The scope of review in habeas corpus proceedings is limited, since the remedy is in the nature of a collateral attack upon a final judgment. State ex rel. Smith v. Jameson, S.D., 123 N.W.2d 300. It is not a substitute for an appeal, or a motion for new trial, or a motion to amend, correct, or vacate a judgment. State ex rel. Ruffing v. Jameson, S.D., 123 N.W.2d 654. Ordinarily post-conviction habeas corpus can be used only to review (1) whether the court had jurisdiction of the crime and the person of the defendant; (2) whether the sentence was authorized by law; and (3) in certain cases, whether an incarcerated defendant has been deprived of basic constitutional rights. State ex rel. Baker v. Jameson, 72 S.D. 638, 38 N.W.2d 441; State ex rel. Flynn v. Rigg, 256 Minn. 304, 98 N.W.2d 79.
In criminal actions South Dakota has long recognized an accused's constitutional and statutory guaranty of right to counsel, Article 6, Section 7, South Dakota Constitution, SDC 1960 Supp. 34.1901, SDC 1960 Supp. 34.3506, which in this state at least has been equally comprehensive to that accorded by the federal system. Consequently, the decision of the United States Supreme Court in 1963 extending this constitutional guaranty to state courts as one of the fundamental rights essential to due process under the Fourteenth Amendment, Gideon v. Wainwright, 372 U.S. 335, 83 S. Ct. 792, 9 L. Ed. 2d 799, 93 A.L.R.2d 733, is currently without impact on our criminal procedure.
The constitutional guaranty of the right to defend assisted by counsel means adequate and effective assistance and the trial court has the duty to appoint competent counsel to represent and advise an indigent accused. A mere perfunctory and casual representation does not satisfy *716 the constitutional guaranty. State ex rel. Parker v. Jameson, 75 S.D. 196, 61 N.W.2d 832. The attorney's obligation and duty to his client is, and must be, the same whether he is paid much or little or nothing at all. Such is the tenor of the oath to which he subscribes when admitted to practice. SDC 1960 Supp. 32.1109. On the other hand, it is also a sound concept that the court-appointed attorney as well as the accused is entitled to fair consideration. An attorney is an officer of any court in which he is entitled to appear. He is a member of a distinguished and time-honored profession. He must conform to recognized ethical standards in criminal practice and be true to his own conscience. Court appointment to represent an indigent does not entail a surrender of the high principles traditionally attached to the legal profession.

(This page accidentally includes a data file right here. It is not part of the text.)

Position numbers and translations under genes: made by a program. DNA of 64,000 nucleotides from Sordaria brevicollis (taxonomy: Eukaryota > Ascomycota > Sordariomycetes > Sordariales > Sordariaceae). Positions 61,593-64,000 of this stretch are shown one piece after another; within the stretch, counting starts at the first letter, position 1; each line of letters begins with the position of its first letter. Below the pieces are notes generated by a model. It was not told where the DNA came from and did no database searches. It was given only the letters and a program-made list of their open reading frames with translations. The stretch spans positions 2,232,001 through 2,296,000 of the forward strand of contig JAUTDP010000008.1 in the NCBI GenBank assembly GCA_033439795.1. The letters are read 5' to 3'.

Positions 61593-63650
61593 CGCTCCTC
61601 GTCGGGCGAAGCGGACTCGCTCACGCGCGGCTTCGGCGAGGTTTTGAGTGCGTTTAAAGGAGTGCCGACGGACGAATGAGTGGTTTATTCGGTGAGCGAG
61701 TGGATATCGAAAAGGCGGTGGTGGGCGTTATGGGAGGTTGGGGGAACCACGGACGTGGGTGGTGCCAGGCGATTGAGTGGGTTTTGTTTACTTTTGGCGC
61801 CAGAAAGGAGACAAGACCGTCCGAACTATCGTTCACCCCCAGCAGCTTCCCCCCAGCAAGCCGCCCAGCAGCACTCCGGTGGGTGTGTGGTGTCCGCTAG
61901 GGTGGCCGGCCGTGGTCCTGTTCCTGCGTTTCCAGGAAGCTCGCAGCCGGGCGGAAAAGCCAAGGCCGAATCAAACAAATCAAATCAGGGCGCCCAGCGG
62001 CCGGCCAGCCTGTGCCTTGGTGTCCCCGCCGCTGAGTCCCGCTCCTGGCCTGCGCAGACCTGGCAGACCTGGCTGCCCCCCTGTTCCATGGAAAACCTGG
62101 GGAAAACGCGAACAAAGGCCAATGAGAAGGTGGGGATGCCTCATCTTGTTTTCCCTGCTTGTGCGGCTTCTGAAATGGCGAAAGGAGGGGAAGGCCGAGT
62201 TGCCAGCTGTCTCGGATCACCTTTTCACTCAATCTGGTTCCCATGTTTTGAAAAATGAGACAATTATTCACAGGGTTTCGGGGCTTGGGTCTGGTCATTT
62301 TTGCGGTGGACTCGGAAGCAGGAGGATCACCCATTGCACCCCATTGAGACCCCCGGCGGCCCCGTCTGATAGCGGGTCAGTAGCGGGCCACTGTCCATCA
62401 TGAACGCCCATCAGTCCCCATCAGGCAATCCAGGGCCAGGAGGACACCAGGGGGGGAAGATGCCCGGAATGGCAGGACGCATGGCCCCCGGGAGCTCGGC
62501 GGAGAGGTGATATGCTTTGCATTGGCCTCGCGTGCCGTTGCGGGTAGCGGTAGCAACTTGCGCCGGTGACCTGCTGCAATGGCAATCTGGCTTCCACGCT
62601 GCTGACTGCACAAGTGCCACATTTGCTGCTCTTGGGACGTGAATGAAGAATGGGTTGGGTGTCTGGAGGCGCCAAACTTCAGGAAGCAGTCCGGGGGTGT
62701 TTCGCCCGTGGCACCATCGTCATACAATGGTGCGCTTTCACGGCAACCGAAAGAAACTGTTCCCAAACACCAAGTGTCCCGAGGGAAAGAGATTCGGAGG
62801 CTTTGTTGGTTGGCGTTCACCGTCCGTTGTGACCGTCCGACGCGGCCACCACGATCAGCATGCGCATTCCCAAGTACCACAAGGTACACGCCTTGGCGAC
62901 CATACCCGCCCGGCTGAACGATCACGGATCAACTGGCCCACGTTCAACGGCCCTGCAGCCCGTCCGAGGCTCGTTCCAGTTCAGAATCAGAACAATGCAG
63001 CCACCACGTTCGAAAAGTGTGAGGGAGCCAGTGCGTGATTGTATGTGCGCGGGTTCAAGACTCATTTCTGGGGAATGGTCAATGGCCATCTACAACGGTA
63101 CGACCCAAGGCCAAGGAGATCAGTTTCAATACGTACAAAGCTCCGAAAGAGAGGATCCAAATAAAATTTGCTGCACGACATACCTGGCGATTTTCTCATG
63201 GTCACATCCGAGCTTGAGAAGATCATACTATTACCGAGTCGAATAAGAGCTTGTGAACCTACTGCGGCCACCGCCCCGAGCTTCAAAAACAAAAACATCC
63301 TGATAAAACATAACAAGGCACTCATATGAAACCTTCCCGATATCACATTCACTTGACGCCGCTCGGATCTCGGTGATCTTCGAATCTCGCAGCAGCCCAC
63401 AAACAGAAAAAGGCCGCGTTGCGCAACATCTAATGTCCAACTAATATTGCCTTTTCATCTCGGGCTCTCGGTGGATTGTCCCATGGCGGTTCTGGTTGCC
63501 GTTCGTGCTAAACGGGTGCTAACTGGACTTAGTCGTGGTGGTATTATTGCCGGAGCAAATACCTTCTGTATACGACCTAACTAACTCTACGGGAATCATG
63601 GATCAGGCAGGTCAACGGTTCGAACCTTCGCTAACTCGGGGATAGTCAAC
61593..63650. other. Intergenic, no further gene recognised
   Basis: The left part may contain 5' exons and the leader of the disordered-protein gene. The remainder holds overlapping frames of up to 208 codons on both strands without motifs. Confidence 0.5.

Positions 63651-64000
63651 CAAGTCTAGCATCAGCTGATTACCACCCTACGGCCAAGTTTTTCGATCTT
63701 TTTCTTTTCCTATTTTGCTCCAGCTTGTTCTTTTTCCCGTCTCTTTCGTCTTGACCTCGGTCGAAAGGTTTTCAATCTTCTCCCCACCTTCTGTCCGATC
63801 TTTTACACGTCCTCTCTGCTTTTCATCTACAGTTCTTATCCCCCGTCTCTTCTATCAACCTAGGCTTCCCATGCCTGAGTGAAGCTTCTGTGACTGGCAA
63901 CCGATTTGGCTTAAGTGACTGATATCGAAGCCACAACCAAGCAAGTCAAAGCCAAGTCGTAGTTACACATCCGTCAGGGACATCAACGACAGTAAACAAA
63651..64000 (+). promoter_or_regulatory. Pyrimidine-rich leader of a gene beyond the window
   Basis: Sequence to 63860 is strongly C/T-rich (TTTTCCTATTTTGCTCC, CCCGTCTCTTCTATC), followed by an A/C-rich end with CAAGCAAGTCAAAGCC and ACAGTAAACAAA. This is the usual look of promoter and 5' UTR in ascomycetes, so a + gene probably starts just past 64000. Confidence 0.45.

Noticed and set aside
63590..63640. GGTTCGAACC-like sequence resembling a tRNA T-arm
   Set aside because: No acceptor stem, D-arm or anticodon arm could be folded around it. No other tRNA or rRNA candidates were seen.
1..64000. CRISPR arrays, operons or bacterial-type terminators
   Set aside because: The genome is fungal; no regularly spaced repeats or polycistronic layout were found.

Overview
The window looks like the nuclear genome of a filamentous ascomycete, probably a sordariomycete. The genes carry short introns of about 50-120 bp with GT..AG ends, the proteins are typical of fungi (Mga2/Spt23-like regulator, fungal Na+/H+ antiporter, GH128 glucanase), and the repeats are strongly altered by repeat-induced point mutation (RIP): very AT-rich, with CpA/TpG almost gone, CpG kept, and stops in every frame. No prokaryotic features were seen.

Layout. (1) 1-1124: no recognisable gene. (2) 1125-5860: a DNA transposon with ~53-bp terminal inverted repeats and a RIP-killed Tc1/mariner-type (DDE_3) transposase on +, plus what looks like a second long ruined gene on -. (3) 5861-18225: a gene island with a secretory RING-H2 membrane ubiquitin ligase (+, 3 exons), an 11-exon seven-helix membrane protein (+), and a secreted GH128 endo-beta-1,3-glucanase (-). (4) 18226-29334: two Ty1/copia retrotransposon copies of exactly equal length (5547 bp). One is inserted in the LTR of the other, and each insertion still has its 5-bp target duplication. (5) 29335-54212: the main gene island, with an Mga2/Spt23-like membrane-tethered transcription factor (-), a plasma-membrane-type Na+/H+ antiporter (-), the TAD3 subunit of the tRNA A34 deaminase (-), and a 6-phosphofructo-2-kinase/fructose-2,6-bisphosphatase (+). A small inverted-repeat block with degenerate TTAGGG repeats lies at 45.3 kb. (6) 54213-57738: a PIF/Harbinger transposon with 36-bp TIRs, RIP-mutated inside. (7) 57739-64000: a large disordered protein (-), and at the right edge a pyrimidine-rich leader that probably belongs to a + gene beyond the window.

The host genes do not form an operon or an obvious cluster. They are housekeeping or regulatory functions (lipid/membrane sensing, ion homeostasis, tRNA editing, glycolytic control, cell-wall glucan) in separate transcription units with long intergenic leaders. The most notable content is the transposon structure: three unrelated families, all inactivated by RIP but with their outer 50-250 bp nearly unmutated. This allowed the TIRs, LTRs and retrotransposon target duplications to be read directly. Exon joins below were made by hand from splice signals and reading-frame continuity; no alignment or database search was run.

The right of an accused to the services of legal counsel envisages that his attorney will investigate and consider possible defenses and, if none, other procedures, and exercise his good faith judgment thereon. It does not contemplate that an accused may take charge of the case after an attorney has been appointed, or dictate its course, or make counsel's educated judgment the pawn of an unreasonable and obdurate malefactor.
The constitutional guaranty to be represented by counsel does not confer upon an indigent accused the right to require the court to assign him such counsel as he may choose and, in the absence of some compelling reason to the contrary, the attorney selected by the court in the exercise of a sound legal discretion must be accepted. 23 C.J.S. Criminal Law § 982(5); Baker v. State, 86 Wis. 474, 56 N.W. 1088; People v. Kotek, 306 Mich. 408, 11 N.W.2d 7; People v. Ortiz, 195 Cal. App. 2d 112, 15 Cal. Rptr. 398; People v. Chessman, 52 Cal. 2d 467, 341 P.2d 679; McDowell v. State, 225 Ind. 495, 76 N.E.2d 249. See also United States v. Gutterman, 2 Cir., 147 F.2d 540, 157 A.L.R. 1221.
In State v. Thomlinson, 78 S.D. 235, 100 N.W.2d 121, 77 A.L.R.2d 1229, we held the court may appoint an attorney to confer and consult with an accused before honoring a waiver of counsel and accepting a guilty plea; that this was not prohibited by the constitution and was particularly appropriate when the accused was young, inexperienced, mentally immature, or in instances where the crime was of a complex and serious nature. See also State v. Haas, 69 S.D. 204, 8 N.W.2d 569; State v. Sewell, 69 S.D. 494, 12 N.W.2d 198. Conversely, absent such inhibitions an accused had the constitutional right to waive counsel and defend himself in person. See annotation 77 A.L.R.2d 1233. It follows if competent and qualified counsel has been assigned, a refusal to accept such counsel without good reason results in a waiver.
We are satisfied defendant was furnished with competent and adequate counsel. The burden was upon him to show otherwise. State ex rel. Parker v. Jameson, 75 S.D. 196, 61 N.W.2d 832. He has failed to carry this burden. His unfounded dissatisfaction with court-appointed counsel, and the court's refusal to provide other counsel, did not deny him due process.
We find no merit in defendant's second point. The opportunity to disqualify a judge is a statutory, SDC 1960 Supp. 34.0817, and not a constitutional right, except as it may be implicit in a right to a fair trial. Wilson v. State, 222 Ind. 63, 51 N.E.2d 848. The record reveals that on the day following his oral request for a different judge the defendant voluntarily appeared with his counsel and the inference is that any previous objection to or displeasure with the sentencing judge had been dispelled. To imply coercion into his plea of guilty under the circumstances of this case as contended by defendant would require a lively imagination.
The defendant freely and intelligently in the presence of his counsel and *717 with full knowledge of possible consequences admitted his guilt on the forgery charge and his identity with five prior felony convictions. We fail to perceive error or any basis for a claim of denial of fundamental rights. 22 C.J.S. Criminal Law § 424(6); State ex rel. Baker v. Jameson, 72 S.D. 638, 38 N.W.2d 441; State ex rel. Henning v. Jameson, 71 S.D. 144, 22 N.W.2d 731.
The judgment quashing the writ is affirmed.
All the Judges concur.